Thousands of Fargo, N.D., residents are fleeing the city as the Red River, now running at more than 45 times its normal volume, continues to rise.
During a news conference today, Homeland Security Secretary Janet Napolitano said the department has enough food and water to support 30,000 people for seven days and could bring in more if needed. Fargo expects no more than 100,000 to evacuate in the worst-case scenario. Napolitano said it's estimated that 23 percent of the evacuees will need shelter.
This evening the Red River hit 40.67 feet, up from 40.3 feet this morning. The river is more than 22 feet above flood stage, breaking a record set in 1897. Early today the National Weather Service said the river would crest at between 41 and 42 feet on Saturday. The estimate was revised later in the day to as high as 43 feet. Even worse, the river could stay crested for up to one week, forecasters said.
Fargo and the entire Red River Valley are essentially the dry bottom of a prehistoric lake, one of the flattest places on Earth.
"If you spilled water on a table, it would spread out quite a ways, and that's one of the things we're concerned about," said Frank Worley of the Army Corps of Engineers.
But he said there were no plans to raise the dikes further, blaming a lack of time. "We're not going to proceed to take it to 44. Is that a gamble? We don't think so," Walaker told The Associated Press.
Several hundred more National Guard troops were ordered to report to Fargo, home to 92,000 people. Approximately 1,700 troops have already been deployed. Earlier in the day the Coast Guard rescued 82 people.
About 400 Fargo residents were evacuated from two low-lying areas overnight after leaks were detected in levees.
The mayor urged business to close to keep the roads clear for emergency teams, and this afternoon officials said schools in Fargo and Moorhead will be closed all next week.
Across the river in Moorhead, Minn., a second round of evacuations was ordered Friday for a large swath of the city near the river. Minnesota Gov. Tim Pawlenty declared seven Minnesota counties disaster areas today. He planned to visit the Moorhead area later today.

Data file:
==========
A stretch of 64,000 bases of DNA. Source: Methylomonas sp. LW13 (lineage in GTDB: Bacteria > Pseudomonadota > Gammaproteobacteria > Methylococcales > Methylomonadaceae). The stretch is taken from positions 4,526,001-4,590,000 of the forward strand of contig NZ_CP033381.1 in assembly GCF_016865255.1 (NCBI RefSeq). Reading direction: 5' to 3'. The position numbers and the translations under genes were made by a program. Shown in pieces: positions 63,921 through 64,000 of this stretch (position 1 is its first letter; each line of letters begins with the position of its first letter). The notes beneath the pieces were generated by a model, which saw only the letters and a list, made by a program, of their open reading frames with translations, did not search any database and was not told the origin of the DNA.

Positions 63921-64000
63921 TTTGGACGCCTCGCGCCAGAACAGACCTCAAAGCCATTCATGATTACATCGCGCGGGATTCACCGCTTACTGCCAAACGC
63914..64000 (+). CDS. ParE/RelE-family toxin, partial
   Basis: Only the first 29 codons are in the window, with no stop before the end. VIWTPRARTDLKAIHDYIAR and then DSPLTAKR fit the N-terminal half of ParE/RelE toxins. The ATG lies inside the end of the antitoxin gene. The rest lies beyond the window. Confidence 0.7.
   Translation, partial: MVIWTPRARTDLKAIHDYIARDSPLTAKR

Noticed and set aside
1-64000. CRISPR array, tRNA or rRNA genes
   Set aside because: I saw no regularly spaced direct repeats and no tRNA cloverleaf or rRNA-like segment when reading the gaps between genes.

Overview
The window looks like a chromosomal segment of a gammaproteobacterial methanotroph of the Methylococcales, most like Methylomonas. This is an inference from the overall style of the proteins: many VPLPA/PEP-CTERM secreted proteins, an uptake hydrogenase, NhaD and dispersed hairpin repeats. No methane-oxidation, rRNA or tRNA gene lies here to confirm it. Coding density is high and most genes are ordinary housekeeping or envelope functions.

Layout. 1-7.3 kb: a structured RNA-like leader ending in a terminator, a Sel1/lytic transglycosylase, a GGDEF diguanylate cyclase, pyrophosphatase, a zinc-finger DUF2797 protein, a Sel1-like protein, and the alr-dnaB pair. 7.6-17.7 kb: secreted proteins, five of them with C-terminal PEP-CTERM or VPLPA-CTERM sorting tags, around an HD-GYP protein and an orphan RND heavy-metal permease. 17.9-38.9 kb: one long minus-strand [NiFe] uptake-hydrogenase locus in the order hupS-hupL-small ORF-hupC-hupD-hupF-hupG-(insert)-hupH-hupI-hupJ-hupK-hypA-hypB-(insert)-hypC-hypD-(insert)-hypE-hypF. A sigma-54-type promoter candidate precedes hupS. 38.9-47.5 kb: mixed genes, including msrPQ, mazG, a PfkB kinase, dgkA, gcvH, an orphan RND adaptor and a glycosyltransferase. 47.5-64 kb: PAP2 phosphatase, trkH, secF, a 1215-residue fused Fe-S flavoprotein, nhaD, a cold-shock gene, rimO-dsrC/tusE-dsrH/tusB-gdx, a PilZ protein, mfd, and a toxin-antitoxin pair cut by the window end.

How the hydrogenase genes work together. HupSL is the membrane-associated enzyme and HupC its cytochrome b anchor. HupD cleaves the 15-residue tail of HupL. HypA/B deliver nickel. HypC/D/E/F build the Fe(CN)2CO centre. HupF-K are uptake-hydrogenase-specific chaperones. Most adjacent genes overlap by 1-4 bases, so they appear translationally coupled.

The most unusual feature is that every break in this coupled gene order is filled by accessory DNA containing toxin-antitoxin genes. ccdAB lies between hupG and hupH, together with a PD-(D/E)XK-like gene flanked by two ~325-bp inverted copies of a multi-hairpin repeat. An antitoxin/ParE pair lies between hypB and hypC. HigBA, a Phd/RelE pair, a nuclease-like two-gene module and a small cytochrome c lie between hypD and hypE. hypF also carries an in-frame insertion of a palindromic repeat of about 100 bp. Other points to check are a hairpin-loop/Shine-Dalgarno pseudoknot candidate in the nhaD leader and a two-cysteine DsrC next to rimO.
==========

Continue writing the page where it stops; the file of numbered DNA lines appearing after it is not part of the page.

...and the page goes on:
"In this is trying and difficult situation it's critical that Minnesotans pull together and act on advice from emergency responders to ensure everyone's personal safety," Pawlenty said in a statement to Moorhead residents. "Now is not the time to sit and wait for the worst, it's time to act to ensure a better outcome."
The mayor of Moorhead, Mark Voxland, went door to door asking residents to leave.
But Minnesotans Del and Judy Boschee weren't going anywhere.
"A person hates to lose everything," Del Boshcee said. "All you can do is protect it."
According to The Associated Press, Moorhead city spokeswoman Becky Jahnke said today officials are focusing on evacuating the approximately 2,660 homes – one-third of Moorhead households -- on the eastern side of the city bordering the river.
Thousands more people living along both sides of the Red River may be forced to evacuate.
Julie Molldrem and her family have spent a couple of days choosing which of their household treasures would go with them and which would stay in their Moorhead home, located on a street that runs along the river.